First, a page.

The penalties described above may be modified if aggravating circumstances exist. If an employer that knows or should have known of the obligation fails to comply, the DWC may require the employer to cover all related costs. If the failure was malicious, fraudulent, in bad faith or a repeated violation, the DWC may also award additional damages, up to twice the amount of the fines.


Employers may maintain a security deposit or pay an assessment and reserve their right to challenge the amount of their liability for any given situation. If the employer prevails in a dispute over these payments or deposits, the appeals board will order a release, waiver, compromise, refund or other instruction necessary to remit the amount the employer overpaid or deposited. The DWC may take these measures as well if the violation was the result of mistake, inadvertence, surprise or excusable neglect.


Bad Faith conduct


Employers and employees who engage in bad-faith conduct may be ordered to cover reasonable expenses (including attorney fees and costs) incurred by another party and a fine of up to $2,500. Bad-faith conduct includes actions or tactics that are frivolous or solely intended to cause unnecessary delay. This request must be submitted to the DWC in writing by the party that is seeking the sanctions.




Any person or entity that offers, delivers, receives or accepts a form of consideration for referring individuals to perform or obtain services or benefits they are not entitled to receive is guilty of a crime. Forms of consideration include rebates, refunds, commissions, preferential treatment, patronage, dividends and discounts. This crime is punishable by incarceration for up to one year, a fine of up to $10,000 or both. Subsequent offenses are punishable by incarceration in state prison.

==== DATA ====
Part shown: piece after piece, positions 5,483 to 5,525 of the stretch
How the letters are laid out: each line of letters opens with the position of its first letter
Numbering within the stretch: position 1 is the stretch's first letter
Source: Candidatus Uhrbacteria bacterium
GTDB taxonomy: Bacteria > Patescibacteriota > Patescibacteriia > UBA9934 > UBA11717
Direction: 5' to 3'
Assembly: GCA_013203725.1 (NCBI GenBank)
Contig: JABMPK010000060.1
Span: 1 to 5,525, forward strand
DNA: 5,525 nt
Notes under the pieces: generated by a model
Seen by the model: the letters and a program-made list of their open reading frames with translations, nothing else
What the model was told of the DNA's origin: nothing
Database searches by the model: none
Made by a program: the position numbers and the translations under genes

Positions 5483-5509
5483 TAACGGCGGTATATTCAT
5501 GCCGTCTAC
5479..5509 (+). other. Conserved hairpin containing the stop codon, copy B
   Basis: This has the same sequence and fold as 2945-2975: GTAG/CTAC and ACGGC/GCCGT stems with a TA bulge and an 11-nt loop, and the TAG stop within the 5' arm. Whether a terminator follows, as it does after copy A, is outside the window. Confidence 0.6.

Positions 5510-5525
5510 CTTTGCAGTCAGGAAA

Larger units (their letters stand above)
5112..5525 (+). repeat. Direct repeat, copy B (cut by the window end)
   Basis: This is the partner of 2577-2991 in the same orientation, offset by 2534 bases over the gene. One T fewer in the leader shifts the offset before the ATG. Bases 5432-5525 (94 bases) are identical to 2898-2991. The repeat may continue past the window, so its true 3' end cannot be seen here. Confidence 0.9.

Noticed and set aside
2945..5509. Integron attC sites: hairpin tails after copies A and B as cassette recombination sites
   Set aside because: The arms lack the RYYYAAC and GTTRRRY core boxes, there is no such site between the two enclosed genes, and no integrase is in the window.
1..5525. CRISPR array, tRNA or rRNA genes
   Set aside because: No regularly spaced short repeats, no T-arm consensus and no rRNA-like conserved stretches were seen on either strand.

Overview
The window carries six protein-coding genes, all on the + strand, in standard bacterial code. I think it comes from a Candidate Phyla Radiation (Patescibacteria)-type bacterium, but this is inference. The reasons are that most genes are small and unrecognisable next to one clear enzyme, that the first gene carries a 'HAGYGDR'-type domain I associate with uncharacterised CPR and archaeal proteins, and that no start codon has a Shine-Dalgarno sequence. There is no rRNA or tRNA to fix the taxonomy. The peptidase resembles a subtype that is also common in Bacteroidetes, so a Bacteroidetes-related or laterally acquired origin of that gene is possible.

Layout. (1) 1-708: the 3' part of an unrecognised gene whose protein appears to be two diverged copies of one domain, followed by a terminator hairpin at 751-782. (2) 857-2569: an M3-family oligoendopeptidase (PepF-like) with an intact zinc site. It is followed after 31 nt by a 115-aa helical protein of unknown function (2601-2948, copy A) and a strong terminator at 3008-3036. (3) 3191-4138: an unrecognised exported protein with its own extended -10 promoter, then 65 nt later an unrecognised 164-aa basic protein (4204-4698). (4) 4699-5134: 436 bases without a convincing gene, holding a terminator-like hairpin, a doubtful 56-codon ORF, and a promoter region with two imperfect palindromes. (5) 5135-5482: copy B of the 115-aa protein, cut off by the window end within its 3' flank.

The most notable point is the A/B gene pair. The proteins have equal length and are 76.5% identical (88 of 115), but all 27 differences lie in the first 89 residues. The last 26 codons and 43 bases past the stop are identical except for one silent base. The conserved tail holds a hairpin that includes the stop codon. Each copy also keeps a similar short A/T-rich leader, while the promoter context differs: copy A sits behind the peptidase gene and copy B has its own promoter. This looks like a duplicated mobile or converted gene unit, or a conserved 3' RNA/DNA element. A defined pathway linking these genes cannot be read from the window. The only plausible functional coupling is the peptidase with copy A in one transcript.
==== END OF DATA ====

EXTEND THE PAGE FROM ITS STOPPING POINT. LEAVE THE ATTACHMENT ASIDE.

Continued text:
Employers or any other parties that believe a fraudulent claim has been made must report it to the DWC. A good faith report of activities believed to be fraudulent does not expose individuals to defamation, slander or other civil liability as long as the person reporting the apparent fraudulent claim acts in good faith, without malice and believes the action was reasonable.


Fraudulent insurance activities include:

  • Willfully misrepresenting any fact to obtain coverage insurance at less than the proper rate;
  • Presenting (or causing to be presented) a statement the presenter knows to be false for the purpose of obtaining or denying compensation;
  • Knowingly participating or operating in a fraudulent activity; and
  • Knowingly assisting, abetting, soliciting or conspiring with a person who engages in an act prohibited by California law.


When assessing an individual’s penalties for fraudulent activity, the courts consider the nature and seriousness of the misconduct, the number of violations, the persistence of the misconduct, the length of time over which the misconduct occurred, the willfulness of the misconduct and the offender’s assets, liabilities and net worth.




An injured employee or the employee’s dependents can use attachments to enforce payment of a court-ordered claim. An attachment places an interest or lien on an employer’s property and prevents the employer from disposing of the attached property until the interest is removed. An attachment remains on the employer’s property until the court-ordered compensation is paid in full. Attachments can be initiated at any time after a court issues an order for payment. The court order also fixes the amount of the attachment. Processing of the attachment follows the rules of civil procedure.


For more information, please see the DWC website or contact Nella Insurance Services.


Print this Page | Contact us